The base rate will be increased again by 0.25% - Should I amortise the mortgage additionally now?

Although the SNB's interest rate steps are becoming smaller, further interest rate increases cannot be ruled out in the course of the year. Now the question often comes up: "Should I use my savings to additionally pay off the mortgage?

As is so often the case, this question cannot be answered with a blanket yes or no. In principle, the idea of reducing debt is laudable. First, however, it must be understood what the advantages and disadvantages are, or what effects it could have. The following questions can help in the preliminary stages:

  • How high is the loan-to-value ratio (ratio of Mortgage and the value of the property)?
  • Do I perhaps need the money for other expenses in the coming years?
  • Did I use 2nd pillar funds when I bought at the time and could I repatriate them?
  • Does my bank allow extraordinary amortisations or does a tranche expire soon?
  • Is the time even right for a purchase into the 2nd pillar and how good is my PF?
  • Could the house do with a refurbishment or two?

Depending on age, financial situation and needs, there are, for example, the following alternatives to amortising the mortgage:

Repayment of the advance withdrawal and purchase into the pension fund

If you made an early withdrawal from your pension fund when you bought your own home, you could, instead of having to pay the Mortgage to amortise these funds, repatriate them and pay back any Pension gaps downsize.

Unlike with purchases, you cannot claim the repayment for tax purposes, but you can claim back the taxes for the capital withdrawal and use them for the third pillar in the same year, for example. As soon as all advance withdrawals have been repaid, purchases can be made again, which can be deducted for tax purposes in the same year. In the case of married couples with children, it is also worthwhile to check the PF of the person who may have worked for several years with a reduced workload. However, it is advisable to check the purchase or repayment with a financial planner, as the conditions are not suitable everywhere.

Renovations to the house

Are there any immediate Renovations to the propertywhich need to be done, this would also be a feasible way. Optimally spread over several years, you can maintain the value of the property, deduct the costs for the renovation for tax purposes and have renewed your own four walls. Value-enhancing investments cannot be ruled out either, as these can also be deducted when the property is sold.


No purchase potential in the pension fund or you do not want to exhaust this, the house has already been renovated and liquid assets are sufficient, which are very unlikely to be needed in the next few years? Then another option to a savings account would be to invest in the broad market. As described in the article "Saving for children, we have compared several amounts. The respective one-time deposits without further deposits as well as with monthly payments of CHF 200.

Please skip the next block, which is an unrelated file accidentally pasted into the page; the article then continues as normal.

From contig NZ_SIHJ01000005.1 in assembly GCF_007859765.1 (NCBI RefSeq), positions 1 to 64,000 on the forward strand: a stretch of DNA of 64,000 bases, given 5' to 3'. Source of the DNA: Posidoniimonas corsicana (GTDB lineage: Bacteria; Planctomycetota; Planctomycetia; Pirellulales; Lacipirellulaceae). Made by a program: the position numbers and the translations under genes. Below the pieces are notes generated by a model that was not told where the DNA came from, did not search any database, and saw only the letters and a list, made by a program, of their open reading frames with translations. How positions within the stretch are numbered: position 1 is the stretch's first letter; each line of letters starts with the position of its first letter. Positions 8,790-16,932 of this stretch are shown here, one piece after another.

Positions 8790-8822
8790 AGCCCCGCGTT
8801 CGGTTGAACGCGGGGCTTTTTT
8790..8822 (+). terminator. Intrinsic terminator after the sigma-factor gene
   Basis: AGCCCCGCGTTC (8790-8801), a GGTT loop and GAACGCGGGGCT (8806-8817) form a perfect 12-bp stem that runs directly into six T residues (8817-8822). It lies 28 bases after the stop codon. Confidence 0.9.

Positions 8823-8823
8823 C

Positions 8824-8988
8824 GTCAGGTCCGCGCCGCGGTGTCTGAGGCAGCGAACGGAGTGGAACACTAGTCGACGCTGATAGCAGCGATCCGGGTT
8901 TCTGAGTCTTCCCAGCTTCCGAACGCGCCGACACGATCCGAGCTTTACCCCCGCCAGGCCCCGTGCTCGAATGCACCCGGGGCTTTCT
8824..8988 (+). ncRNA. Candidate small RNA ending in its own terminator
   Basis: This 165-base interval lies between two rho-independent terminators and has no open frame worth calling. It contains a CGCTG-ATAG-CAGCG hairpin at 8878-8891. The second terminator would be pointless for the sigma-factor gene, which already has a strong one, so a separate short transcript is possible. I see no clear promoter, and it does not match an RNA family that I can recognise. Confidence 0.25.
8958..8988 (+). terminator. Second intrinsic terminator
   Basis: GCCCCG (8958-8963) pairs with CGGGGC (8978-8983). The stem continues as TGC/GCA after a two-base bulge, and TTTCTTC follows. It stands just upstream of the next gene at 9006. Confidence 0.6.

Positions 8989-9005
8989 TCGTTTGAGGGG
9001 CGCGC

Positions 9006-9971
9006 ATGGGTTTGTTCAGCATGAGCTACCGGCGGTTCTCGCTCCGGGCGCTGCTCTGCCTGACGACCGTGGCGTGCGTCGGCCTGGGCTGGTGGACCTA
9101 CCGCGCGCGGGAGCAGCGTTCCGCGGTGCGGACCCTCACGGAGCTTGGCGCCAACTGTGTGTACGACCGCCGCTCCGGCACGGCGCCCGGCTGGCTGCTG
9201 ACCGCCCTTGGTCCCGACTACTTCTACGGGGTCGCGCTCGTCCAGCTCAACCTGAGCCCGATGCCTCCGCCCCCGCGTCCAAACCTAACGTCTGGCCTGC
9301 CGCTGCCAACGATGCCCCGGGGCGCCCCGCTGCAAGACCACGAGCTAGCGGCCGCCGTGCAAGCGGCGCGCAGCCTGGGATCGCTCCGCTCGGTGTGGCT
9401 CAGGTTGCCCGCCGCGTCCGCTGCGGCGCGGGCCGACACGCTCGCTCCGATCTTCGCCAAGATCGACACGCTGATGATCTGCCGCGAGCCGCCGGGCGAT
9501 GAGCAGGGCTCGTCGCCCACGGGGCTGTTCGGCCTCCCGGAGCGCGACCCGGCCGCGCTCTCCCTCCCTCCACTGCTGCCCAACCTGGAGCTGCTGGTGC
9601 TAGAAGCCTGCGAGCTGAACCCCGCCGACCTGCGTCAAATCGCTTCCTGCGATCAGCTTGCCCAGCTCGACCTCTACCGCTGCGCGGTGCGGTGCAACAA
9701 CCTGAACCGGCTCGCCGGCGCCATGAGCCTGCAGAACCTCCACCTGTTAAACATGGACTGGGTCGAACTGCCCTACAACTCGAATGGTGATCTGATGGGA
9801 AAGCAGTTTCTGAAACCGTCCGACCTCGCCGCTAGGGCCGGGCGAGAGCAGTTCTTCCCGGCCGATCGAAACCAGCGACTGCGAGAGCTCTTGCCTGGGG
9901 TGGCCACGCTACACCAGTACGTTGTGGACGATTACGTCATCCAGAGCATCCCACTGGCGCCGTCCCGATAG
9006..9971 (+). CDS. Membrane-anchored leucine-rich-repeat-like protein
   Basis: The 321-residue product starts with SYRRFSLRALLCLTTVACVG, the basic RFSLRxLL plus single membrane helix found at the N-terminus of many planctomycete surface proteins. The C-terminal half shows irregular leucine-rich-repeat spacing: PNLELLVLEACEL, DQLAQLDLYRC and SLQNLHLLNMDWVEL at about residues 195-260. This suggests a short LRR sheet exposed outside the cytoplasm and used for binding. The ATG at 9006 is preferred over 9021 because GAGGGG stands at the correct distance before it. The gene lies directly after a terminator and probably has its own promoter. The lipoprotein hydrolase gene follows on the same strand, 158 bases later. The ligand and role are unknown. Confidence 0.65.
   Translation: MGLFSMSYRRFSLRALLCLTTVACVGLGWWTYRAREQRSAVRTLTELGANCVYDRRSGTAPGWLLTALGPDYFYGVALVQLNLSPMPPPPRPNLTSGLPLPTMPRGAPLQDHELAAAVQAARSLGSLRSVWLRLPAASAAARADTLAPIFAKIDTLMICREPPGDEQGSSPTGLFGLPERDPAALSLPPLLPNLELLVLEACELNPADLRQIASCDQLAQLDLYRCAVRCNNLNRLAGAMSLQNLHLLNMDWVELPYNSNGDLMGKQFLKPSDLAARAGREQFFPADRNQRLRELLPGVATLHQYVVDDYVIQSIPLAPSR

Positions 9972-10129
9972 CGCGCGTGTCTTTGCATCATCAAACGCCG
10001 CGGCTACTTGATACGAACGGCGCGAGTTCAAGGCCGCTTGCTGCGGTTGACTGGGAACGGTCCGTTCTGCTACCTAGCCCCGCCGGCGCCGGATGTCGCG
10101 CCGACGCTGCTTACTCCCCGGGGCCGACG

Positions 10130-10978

Due to the investment horizon of 10 years+, a dynamic strategy was chosen for the calculation, with approximately 50% shares, 40% bonds and the rest real estate, money market and commodities. Taxes or fees were not taken into account. However, a strategy with a higher share of equities would also be justifiable for a longer period.

Even for conservative, very risk-conscious investors or for a shorter duration of up to 5 years, there is the possibility of lowering their mortgage interest expense. Due to the rise in interest rates in the meantime, one can consider a so-called "interest arbitrage". Some Swiss banks are currently offering attractive interest rates on cash bonds or time deposit accounts, which also have a fixed interest rate.

The following example:

You took out a 10-year fixed-rate mortgage at 1 % 5 years ago, also with a remaining term of 5 years.

If you invest in a cash bond of CHF 50,000.00 over 5 years at currently 2.25 %, you will receive an interest credit of CHF 5,625. Your interest expense for the mortgage amounts to CHF 2,500 over the same period. This results in an addition to your remaining interest expense for the mortgage of CHF 3,125. After your fixed-rate mortgage and your cash bond have expired, you can check the current situation and decide whether a direct amortisation of the mortgage should be considered.

(Source interest rate: Moneyland, June 2023)

Either way, mortgage amortisation is an important part of any financial and retirement planning and should be planned early with an expert.

How your financial planner can help you

Your financial planner is able to draw your attention to various aspects, including real estate ownership, in the sense of holistic planning. They will show you possible solutions based on your personal situation and can accompany you during the implementation.

You can find more information on mortgage advice or financial planning at